Second time I’m trying to get through Black Adam. I like the Rock but he can’t save this.
The Sunne in Splendour.
I prefer my roses whiteDecember 28, 2022 at 3:31 am #1205211575
Cate Blanchett delivers an iconic performance or at least some memorable “mad scenes” and deserves to be nominated for an Oscar for the title role of this film but as for actually winning, it is questionable whether the Academy (or moviegoers) could ever really “love” the performance/character, who is exposed as a monster engaging in truly monstrous behavior. The film captures the rarefied microclimate of the classical music business and is definitely one of the more interesting movies from this year. I have not seen his previous films, but here writer/director Todd Field reveals an aptitude for the psychological thriller genre.December 29, 2022 at 11:34 pm #1205213684
The War of the Worlds (1953)
Einstein said the definition of insanity is doing the same thing over and over and expecting different results, which describes my approach to this movie, always expecting to like it but never do. On the one hand, the Technicolor cinematography and the special effects are wonderful, spectacular even; on the other hand, the romantic subplot annoys the hell out of me. Even among the usually dependable Edith Head’s costumes are a few misses, like the peasant blouse/dress the female lead wears to the square dance (insert eye roll here). Most of all, I despise the sanctimonious religious tone the filmmakers added to H.G. Wells’ masterpiece of alien invasion. (I think Spielberg made a similar mistake in making his own 2005 version all about the sanctity of the family unit.) The new 4K version looks the best and most beautiful it ever has for home video, and I know I will keep watching it probably forever, always regretting what a great movie this almost was.January 7, 2023 at 10:24 am #1205225502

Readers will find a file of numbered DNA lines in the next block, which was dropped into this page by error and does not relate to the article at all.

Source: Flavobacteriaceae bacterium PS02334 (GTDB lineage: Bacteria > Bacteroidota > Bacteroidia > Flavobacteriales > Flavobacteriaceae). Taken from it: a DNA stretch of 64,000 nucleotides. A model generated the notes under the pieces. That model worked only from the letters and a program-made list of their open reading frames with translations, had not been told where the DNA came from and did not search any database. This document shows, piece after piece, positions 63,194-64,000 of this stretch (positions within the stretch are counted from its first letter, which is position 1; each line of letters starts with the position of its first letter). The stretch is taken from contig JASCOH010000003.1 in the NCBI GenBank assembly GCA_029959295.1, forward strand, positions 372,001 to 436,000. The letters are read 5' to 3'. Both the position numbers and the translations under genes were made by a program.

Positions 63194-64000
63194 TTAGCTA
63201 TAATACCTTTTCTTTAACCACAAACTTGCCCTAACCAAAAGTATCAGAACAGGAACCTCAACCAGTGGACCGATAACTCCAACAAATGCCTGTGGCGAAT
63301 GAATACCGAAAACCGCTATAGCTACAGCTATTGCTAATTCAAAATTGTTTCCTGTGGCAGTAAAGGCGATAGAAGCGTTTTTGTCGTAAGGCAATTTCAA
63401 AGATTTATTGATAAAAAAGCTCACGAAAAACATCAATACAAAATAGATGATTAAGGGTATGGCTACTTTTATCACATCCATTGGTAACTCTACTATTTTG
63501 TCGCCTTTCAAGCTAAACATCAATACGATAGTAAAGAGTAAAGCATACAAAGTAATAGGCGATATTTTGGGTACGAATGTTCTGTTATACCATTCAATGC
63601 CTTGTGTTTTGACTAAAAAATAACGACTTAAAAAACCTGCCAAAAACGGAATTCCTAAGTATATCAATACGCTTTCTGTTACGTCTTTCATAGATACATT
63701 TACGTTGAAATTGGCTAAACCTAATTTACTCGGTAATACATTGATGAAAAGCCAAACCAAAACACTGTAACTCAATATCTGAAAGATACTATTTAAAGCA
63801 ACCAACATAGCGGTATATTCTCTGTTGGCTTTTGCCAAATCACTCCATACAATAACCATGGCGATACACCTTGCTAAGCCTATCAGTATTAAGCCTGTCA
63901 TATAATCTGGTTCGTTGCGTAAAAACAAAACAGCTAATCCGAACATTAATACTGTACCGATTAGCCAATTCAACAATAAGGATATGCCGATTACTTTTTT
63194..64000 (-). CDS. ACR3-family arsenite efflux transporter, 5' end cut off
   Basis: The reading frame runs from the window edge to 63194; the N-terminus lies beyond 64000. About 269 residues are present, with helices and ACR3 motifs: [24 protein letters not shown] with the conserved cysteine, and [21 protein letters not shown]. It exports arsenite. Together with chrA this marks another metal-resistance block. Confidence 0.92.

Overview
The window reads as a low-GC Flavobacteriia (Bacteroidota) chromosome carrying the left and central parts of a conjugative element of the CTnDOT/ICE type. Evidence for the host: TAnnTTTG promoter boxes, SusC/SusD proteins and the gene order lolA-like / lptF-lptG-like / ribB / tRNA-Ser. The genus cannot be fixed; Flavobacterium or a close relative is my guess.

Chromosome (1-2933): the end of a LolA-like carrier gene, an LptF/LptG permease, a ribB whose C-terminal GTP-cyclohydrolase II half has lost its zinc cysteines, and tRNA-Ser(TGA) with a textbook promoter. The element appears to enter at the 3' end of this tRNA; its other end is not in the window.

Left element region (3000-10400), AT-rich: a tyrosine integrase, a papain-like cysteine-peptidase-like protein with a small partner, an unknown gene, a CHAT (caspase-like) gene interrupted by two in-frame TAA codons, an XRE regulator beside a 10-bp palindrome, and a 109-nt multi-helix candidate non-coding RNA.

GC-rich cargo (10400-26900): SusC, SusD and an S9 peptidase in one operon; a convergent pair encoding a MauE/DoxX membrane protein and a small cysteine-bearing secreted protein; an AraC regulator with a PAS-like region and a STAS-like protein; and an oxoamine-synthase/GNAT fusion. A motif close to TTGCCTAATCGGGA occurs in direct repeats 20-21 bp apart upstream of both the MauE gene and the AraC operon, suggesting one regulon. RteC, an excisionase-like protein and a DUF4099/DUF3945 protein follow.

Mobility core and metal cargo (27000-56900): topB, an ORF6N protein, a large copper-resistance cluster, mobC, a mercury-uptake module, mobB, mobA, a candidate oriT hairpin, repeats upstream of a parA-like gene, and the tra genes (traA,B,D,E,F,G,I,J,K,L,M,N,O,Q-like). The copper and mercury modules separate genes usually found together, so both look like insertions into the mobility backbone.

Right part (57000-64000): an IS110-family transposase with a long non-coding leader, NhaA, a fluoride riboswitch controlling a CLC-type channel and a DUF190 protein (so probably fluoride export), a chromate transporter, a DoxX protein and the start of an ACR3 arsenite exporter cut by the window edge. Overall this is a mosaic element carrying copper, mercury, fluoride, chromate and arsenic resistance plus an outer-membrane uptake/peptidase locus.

reviewing all the Christmas movies I know)January 10, 2023 at 11:23 pm #1205234357
Everything Everywhere All at Once (2022)
A better title might have been “Everything Everywhere All Too Much,” but worthy of Oscar nominations especially for cinematography, sound, and editing. Special effects too, although I am betting Avatar: The Way of Water has that award in the bag. Some of the costumes are gorgeous. Glad to see gay characters too, which presumably means no kowtowing to the repressive, antigay censors in China, unless they were simply edited out of the film there.January 22, 2023 at 3:33 pm #1205258024
British movies of the Sixties are still a “thing” even today. The screenplay is also very Sixties British by Harold Pinter, who was and never will be mistaken for Little Mary Sunshine, delivering a literary melodrama about marital infidelity. I still think the best and most thrilling collaboration between Pinter and director Joseph Losey is The Servant (1963), but they also worked together on this film, both starring Dirk Bogarde and both having a “darkest of comedies” vibe, with themes about class warfare and sexual ambiguity giving both films a sharp edginess. This film marks the feature film debut of Michael York, and Delphine Seyrig (miscast as the “College Provost’s Daughter,” but nevertheless compelling in the role), practically steals the entire movie in one scene.January 25, 2023 at 12:05 am #1205265732